Your sin separated you from God. But God had a plan to bring you into fellowship with Him. That plan called for His Son to die on a cross on Calvary, where He gained victory over sin. And then He gained victory over death itself in His resurrection on the third day.
This is the message of the Gospel, the Good News that we recall and proclaim each time we partake of communion.
You will hear me refer to communion sometimes as the Eucharist. The Greek word from which we derive “Eucharist” means “to give thanks.”
And just as the Jewish people give thanks to God during Passover for delivering them from slavery in Egypt, we give thanks to Him during communion for delivering we who follow Christ from our slavery to sin.
In a moment, we will celebrate the Lord’s Supper — we will give thanks to God for His Son’s sacrifice for us, for the body that was broken and the blood that was shed to cover our sins and save us from the justified wrath of a Holy God.
This is a meal of celebration as well as remembrance. But it is only a celebration for those who have confessed Jesus as Lord.
If you have never done that — if you acknowledge Jesus as anything short of the Lord of all your life and of all you have — you should not participate in this ceremony.
Instead, take this time to ponder this great promise, and please come and see me at the end of this service. Eternity hangs in the balance for you, and there is nothing more important than this decision.
(I)f you confess with your mouth Jesus as Lord, and believe in your heart that God raised Him from the dead, you will be saved; for with the heart a person believes, resulting in righteousness, and with the mouth he confesses, resulting in salvation.Romans 10:9-10
Jesus had asked His disciples for just such a confession. As they were traveling one day, He asked what people were saying about Him.
Now when Jesus came into the district of Caesarea Philippi, He was asking His disciples, “Who do people say that the Son of Man is?”Matthew 16:13
And they said, “Some say John the Baptist; and others, Elijah; but still others, Jeremiah, or one of the prophets.”Matthew 16:14
And then came the important question, the one we all must answer for ourselves.
He said to them, “But who do you say that I am?”Matthew 16:15
And then we hear Peter’s answer, unashamed and unafraid:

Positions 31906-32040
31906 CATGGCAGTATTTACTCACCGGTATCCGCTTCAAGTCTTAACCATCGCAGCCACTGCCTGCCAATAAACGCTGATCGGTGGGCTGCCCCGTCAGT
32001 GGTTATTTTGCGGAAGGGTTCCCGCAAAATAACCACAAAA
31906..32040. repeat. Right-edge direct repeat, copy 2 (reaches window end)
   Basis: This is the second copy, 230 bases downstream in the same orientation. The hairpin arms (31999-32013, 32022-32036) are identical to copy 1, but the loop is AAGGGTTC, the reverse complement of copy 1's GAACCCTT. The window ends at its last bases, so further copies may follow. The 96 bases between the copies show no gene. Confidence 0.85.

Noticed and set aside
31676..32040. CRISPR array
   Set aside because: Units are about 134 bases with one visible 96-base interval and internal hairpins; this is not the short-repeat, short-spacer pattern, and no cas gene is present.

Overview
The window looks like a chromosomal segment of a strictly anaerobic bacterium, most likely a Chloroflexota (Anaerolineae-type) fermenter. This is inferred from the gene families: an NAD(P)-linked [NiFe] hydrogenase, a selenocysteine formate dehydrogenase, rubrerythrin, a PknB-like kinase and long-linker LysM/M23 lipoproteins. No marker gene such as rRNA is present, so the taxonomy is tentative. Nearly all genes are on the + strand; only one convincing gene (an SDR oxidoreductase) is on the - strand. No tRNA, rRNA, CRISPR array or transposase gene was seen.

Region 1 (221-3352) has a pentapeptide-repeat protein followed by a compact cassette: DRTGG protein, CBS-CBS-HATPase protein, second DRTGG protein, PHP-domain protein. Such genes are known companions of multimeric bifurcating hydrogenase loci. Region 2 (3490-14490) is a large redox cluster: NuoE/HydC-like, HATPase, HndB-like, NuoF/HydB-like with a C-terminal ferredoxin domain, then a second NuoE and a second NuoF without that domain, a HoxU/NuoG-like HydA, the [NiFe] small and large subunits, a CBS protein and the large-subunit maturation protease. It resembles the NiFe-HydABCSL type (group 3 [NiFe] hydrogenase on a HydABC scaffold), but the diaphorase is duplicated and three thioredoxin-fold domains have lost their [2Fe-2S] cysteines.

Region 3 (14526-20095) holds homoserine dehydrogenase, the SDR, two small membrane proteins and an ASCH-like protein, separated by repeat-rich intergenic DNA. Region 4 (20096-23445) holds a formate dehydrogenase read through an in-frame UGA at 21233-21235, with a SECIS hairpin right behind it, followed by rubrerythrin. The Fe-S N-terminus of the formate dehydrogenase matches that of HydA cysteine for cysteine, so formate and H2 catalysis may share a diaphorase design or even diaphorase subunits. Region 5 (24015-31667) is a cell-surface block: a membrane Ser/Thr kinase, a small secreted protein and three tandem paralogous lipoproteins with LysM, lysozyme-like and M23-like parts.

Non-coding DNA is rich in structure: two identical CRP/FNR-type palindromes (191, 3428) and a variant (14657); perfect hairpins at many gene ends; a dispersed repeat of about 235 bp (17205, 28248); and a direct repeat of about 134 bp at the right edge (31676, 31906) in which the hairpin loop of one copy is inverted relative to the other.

Simon Peter answered, “You are the Christ, the Son of the living God.”Matthew 16:16
The Son of the living God.
That is the person who would soon hang on a cross to sacrifice Himself for our sins.
That is the person who sat with His disciples in that room to share one last Passover meal with them, to recall the great things God had done for them and to give them a picture of what He was about to do.
First, He would break the bread, as we shall do in a moment.
Please remain seated as we sing “What the Lord Has Done in Me.” The deacons will join me here at the front after the song, and while they are distributing the bread, please be in prayer, asking God to reveal to you any unconfessed sins and any unforgiveness in your hearts.
Just as the blood of the Passover lamb was needed to cover the sins of the Jewish people in Egypt, we need the blood of the Lamb of God to cover our own sins.
And according to the Law, one may almost say, all things are cleansed with blood, and without shedding of blood there is no forgiveness.Hebrews 9:22
Because Jesus shed His blood on that cross, we who follow Him are forgiven for our sins.
As He sat at that table with His disciples, Jesus was giving them a tangible lesson about this doctrine of our faith. And as we drink the fruit of the grape, we remember that it was His blood that saved us.
Please remain seated as we sing “Behold the Lamb.” The deacons will join me here at the front after the song, and while they are distributing the juice, please be in prayer, thanking God for His grace and mercy, for His plan from the foundation of time to save us and to release us from bondage to our sins.
This communion — this Lord’s Supper, this Eucharist or thanksgiving — looks back at the sacrifice of Jesus Christ for our sins.
But it also looks forward to the day when we will join the resurrected Christ in our own resurrected bodies in heaven, when we will share a meal with Him at the wedding feast of the Lamb.
For as often as you eat this bread and drink the cup, you proclaim the Lord’s death until He comes.1 Corinthians 11:26
We are proclaiming the great work that God has done for us in Christ. We are proclaiming that Jesus has already won the victory over sin and death. We are proclaiming that His death and His resurrection are the only hope for this fallen world.
And what a wonderful hope, indeed, we have in our great redeemer.
We are all so different here. Some old, some not-so-old; some from Suffolk and some from California and other far-flung places; some city-folk and some country. But one thing binds us together here; one thing makes us a community; one thing makes us a family: Jesus Christ.
We are a community of the Holy Spirit because of our confession that Jesus is Lord. Let’s celebrate what we share now. Let’s form a circle and sing “Bless’d Be the Tie That Binds.”